On Thu 15-08-19 09:23:44, Jason Gunthorpe wrote:
> On Thu, Aug 15, 2019 at 08:58:29AM +0200, Daniel Vetter wrote:
> > On Wed, Aug 14, 2019 at 08:58:05PM -0300, Jason Gunthorpe wrote:
> > > On Wed, Aug 14, 2019 at 10:20:24PM +0200, Daniel Vetter wrote:
> > > > In some special cases we must not block, but there's not a
> > > > spinlock, preempt-off, irqs-off or similar critical section already
> > > > that arms the might_sleep() debug checks. Add a non_block_start/end()
> > > > pair to annotate these.
> > > > 
> > > > This will be used in the oom paths of mmu-notifiers, where blocking is
> > > > not allowed to make sure there's forward progress. Quoting Michal:
> > > > 
> > > > "The notifier is called from quite a restricted context - oom_reaper -
> > > > which shouldn't depend on any locks or sleepable conditionals. The code
> > > > should be swift as well but we mostly do care about it to make a forward
> > > > progress. Checking for sleepable context is the best thing we could come
> > > > up with that would describe these demands at least partially."
> > > 
> > > But this describes fs_reclaim_acquire() - is there some reason we are
> > > conflating fs_reclaim with non-sleeping?
> > 
> > No idea why you tie this into fs_reclaim. We can definitly sleep in there,
> > and for e.g. kswapd (which also wraps everything in fs_reclaim) we're
> > event supposed to I thought. To make sure we can get at the last bit of
> > memory by flushing all the queues and waiting for everything to be cleaned
> > out.
> 
> AFAIK the point of fs_reclaim is to prevent "indirect dependency upon
> the page allocator" ie a justification that was given this !blockable
> stuff.
> 
> For instance:
> 
>   fs_reclaim_acquire()
>   kmalloc(GFP_KERNEL) <- lock dep assertion
> 
> And further, Michal's concern about indirectness through locks is also
> handled by lockdep:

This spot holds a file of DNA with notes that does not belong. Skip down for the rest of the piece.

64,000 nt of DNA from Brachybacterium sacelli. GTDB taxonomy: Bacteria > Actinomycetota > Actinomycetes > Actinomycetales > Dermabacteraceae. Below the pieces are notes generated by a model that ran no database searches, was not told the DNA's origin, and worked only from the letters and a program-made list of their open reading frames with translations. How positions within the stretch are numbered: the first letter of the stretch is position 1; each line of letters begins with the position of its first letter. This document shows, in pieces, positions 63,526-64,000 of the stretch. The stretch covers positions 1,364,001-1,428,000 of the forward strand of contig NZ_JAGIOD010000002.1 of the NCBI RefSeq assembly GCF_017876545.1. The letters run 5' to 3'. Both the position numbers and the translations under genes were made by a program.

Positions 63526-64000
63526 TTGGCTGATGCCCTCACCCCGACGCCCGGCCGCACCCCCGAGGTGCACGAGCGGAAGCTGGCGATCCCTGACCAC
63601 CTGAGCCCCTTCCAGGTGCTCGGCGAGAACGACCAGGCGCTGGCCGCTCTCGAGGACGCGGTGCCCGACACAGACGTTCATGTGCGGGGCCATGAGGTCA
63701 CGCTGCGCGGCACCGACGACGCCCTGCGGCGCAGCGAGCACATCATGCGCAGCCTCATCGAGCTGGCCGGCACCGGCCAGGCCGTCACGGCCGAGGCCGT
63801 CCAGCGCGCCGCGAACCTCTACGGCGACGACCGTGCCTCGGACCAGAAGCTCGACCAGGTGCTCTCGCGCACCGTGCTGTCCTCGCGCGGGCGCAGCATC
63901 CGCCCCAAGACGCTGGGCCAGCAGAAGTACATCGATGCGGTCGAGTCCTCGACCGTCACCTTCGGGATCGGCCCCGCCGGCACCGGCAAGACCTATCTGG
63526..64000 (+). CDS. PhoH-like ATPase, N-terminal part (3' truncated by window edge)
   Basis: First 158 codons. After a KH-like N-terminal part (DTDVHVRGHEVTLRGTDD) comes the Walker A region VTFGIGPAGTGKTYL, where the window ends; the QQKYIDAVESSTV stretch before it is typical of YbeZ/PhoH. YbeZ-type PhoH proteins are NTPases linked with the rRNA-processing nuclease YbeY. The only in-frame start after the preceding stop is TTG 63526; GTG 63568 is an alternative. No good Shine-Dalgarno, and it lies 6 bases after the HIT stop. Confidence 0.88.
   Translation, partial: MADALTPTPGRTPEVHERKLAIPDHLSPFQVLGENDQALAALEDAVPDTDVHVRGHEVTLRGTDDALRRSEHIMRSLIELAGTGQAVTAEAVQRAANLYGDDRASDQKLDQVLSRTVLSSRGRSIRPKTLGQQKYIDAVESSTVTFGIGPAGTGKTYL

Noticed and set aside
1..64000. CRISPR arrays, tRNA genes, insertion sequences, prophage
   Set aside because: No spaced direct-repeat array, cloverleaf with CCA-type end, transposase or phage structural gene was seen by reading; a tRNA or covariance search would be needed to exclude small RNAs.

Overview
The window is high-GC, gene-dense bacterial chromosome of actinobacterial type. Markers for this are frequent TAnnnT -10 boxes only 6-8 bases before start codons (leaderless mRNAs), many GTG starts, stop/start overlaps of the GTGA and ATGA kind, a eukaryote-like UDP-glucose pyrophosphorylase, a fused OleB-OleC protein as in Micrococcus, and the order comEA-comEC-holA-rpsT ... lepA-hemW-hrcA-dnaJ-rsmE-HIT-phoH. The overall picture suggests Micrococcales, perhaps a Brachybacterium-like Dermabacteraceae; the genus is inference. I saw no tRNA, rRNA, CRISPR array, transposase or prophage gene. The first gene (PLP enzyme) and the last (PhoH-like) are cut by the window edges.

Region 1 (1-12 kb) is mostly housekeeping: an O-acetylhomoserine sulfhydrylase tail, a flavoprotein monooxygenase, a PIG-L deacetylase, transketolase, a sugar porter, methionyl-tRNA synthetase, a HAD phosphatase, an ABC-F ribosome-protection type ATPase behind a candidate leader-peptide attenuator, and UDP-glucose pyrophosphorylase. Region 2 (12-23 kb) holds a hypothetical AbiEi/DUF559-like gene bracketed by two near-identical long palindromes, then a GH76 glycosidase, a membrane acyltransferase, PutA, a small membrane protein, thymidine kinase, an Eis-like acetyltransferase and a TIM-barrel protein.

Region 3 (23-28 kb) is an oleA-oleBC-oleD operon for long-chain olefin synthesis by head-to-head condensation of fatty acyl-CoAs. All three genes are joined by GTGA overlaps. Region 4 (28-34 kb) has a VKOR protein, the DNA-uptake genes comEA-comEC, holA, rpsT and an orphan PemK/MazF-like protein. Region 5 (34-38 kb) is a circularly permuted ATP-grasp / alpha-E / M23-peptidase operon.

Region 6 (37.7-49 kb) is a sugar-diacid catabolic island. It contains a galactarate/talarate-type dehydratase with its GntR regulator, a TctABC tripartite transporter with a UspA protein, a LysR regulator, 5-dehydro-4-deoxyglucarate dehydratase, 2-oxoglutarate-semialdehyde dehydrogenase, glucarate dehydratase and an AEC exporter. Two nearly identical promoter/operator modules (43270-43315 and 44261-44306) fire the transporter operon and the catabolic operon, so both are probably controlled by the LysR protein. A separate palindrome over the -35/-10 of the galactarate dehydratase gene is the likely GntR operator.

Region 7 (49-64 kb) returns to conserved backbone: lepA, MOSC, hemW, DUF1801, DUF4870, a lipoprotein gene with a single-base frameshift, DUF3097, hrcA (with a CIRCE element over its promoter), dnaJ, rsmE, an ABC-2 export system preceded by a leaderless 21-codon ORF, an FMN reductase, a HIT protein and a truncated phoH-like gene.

> 
>        CPU0                                 CPU1
>                                         mutex_lock()
>                                         kmalloc(GFP_KERNEL)
>                                         mutex_unlock()
>   fs_reclaim_acquire()
>   mutex_lock() <- lock dep assertion
> 
> In other words, to prevent recursion into the page allocator you use
> fs_reclaim_acquire(), and lockdep verfies it in its usual robust way.

fs_reclaim_acquire is about FS/IO recursions IIUC. We are talking about
any !GFP_NOWAIT allocation context here and any {in}direct dependency on
it. Whether fs_reclaim_acquire can be reused for that I do not know
because I am not familiar with the lockdep machinery enough
 
> I asked Tejun about this once in regards to WQ_MEM_RECLAIM and he
> explained that it means you can't call the allocator functions in a
> way that would recurse into reclaim (ie instead use instead GFP_ATOMIC, or
> tolerate allocation failure, or various other things).
> 
> So, the reason I bring it up is half the justifications you posted for
> blockable had to do with not recursing into reclaim and deadlocking,
> and didn't seem to have much to do with blocking.
> 
> I'm asking if *non-blocking* is really the requirement or if this is
> just the usual 'do not deadlock on the allocator' thing reclaim paths
> alread have?

No, non-blocking is a very coarse approximation of what we really need.
But it should give us even a stronger condition. Essentially any sleep
other than a preemption shouldn't be allowed in that context.
-- 
Michal Hocko
SUSE Labs
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